Tiny windows on history: beads and cultures that produced them

The History of Beads: From 30,000 B.C. to the Present, by Lois Sherr Dubin. New York: Harry N. Abrams. 364 pp. $60. Do beads define history or does history define beads?

Little things such as beads can tell so many stories about beauty, history, cultures, and people. Lois Dubin, a landscape architect whose profession is international in scope, has acquired beads from many lands over a period of 30 years. Drawing on her own knowledge as well as museum curators, gallery owners, archaeologists, anthropologists, bead specialists, collectors, and photographers, she has brought together a vast amount of information in ``The History of Beads.''

No matter how technical that information is, her desire to convey an understanding and appreciation of people permeates her book. Simple changes often have far-reaching effects. Take, for example, Idar-Oberstein, Germany's agate bead industry. In the 1830s the international aspect of beadmaking craftsmanship and marketing was evident as agates from Brazil were shipped to Germany for cutting and then to Africa for marketing to compete with beadmakers from India.

The book contains 16 major divisions with an extensive bibliography and several appendixes.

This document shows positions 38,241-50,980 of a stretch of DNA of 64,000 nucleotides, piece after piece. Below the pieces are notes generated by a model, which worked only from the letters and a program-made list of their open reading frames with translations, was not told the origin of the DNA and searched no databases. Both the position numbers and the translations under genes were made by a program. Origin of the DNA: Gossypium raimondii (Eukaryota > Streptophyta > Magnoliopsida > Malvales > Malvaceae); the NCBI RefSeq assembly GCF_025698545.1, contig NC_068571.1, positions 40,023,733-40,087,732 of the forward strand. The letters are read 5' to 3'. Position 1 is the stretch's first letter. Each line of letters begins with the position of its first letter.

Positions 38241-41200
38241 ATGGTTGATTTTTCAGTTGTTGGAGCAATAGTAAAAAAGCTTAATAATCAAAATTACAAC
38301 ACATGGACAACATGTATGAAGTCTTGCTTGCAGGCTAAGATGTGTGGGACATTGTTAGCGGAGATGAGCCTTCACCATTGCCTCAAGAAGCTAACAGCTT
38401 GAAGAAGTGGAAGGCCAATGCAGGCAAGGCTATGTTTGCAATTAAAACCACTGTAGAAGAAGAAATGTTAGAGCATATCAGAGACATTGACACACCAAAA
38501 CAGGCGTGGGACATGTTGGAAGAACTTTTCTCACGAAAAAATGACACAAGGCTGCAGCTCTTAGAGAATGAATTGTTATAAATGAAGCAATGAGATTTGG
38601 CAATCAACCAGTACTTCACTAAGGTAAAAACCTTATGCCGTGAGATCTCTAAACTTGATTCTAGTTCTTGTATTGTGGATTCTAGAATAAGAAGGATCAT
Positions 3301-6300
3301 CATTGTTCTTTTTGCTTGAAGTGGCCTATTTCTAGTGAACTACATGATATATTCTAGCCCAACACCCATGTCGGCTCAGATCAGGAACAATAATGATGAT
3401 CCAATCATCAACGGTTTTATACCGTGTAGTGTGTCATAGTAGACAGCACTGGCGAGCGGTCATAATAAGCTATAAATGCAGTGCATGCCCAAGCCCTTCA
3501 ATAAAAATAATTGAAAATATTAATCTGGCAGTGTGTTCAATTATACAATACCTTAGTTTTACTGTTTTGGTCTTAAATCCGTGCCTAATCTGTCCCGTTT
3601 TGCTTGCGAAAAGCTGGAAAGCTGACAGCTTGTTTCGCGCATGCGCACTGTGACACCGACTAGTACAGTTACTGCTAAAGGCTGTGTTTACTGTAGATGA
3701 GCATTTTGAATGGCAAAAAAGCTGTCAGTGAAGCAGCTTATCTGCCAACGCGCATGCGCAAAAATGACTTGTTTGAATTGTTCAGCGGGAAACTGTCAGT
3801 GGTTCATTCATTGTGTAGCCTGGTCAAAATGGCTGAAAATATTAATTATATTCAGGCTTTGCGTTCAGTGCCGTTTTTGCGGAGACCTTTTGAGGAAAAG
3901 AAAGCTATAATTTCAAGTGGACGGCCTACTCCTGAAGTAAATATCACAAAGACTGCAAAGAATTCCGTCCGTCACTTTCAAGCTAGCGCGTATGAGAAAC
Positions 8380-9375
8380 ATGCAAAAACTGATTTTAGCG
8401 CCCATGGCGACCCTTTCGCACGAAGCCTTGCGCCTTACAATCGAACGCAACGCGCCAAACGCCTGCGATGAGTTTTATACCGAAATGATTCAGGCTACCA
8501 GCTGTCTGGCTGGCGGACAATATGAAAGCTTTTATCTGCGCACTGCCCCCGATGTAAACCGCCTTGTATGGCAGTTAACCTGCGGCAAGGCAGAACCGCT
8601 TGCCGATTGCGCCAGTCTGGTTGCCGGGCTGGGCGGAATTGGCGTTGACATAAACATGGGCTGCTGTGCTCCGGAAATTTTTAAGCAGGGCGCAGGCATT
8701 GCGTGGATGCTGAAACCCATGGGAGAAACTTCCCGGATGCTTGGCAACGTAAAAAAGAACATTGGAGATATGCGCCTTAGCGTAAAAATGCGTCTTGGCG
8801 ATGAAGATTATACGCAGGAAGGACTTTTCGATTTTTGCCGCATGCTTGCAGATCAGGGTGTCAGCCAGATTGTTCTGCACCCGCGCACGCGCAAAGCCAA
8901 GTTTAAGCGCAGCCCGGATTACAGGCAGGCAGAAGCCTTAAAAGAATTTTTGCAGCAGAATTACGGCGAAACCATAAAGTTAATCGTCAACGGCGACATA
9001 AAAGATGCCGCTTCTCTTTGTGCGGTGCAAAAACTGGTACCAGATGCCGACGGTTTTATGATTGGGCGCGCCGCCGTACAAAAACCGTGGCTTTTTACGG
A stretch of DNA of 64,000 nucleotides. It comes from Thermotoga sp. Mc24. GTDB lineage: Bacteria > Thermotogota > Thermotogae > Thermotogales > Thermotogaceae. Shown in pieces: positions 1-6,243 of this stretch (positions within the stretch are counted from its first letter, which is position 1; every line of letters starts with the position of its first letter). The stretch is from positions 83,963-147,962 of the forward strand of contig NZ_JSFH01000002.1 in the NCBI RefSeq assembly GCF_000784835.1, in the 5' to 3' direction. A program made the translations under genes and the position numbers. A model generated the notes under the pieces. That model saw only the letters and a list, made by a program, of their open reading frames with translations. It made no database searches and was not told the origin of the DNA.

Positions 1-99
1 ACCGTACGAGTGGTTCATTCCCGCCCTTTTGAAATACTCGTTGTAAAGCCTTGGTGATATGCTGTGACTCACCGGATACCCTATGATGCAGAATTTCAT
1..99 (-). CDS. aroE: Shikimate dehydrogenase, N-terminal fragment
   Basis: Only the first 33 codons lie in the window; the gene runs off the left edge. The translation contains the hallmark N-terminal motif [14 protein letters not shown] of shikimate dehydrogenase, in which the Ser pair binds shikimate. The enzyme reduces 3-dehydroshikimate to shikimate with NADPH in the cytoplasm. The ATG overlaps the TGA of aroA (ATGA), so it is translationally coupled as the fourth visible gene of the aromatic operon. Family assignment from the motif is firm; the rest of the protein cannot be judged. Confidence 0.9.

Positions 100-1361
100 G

Photos are large enough to show detail. The majority are alive with color. Each photo is accompanied by a thorough explanation and identification.

In addition, there are 15 maps detailing the movement of beads and materials, sources of materials, and various centers of beadmaking and/or distribution activities. With names, dates, routes, and more, these maps reinforce the written historical information.

A bead chart glossary explains specific terms and a bead shape table gives pictures and names of the basic bead shapes. But, by far the most comprehensive and informative supplement to the words and photos is a foldout time line of bead history. Europe, Western Asia, the Mediterranean, Egypt, India, the Far East, Southeast Asia, North America, Middle and South America, and Africa each have their own time line all running parallel to one another.

More specific geographical areas are indicated on the time lines along with archaeological sites of bead finds and events in bead history. The time lines picture more than 2,000 beads, which have numbers corresponding to their cultural and chronological groupings that enable the reader to refer to the adjoining Bead Chart for additional facts.

All through the book basic processes of beadmaking techniques are presented in a style that promotes further exploration on the part of the reader.

Many readers will agree with Dubin that ``we experience the universe in a bead.''

Margaret Anne Harrold has been designing and producing jewelry for more than 25 years.

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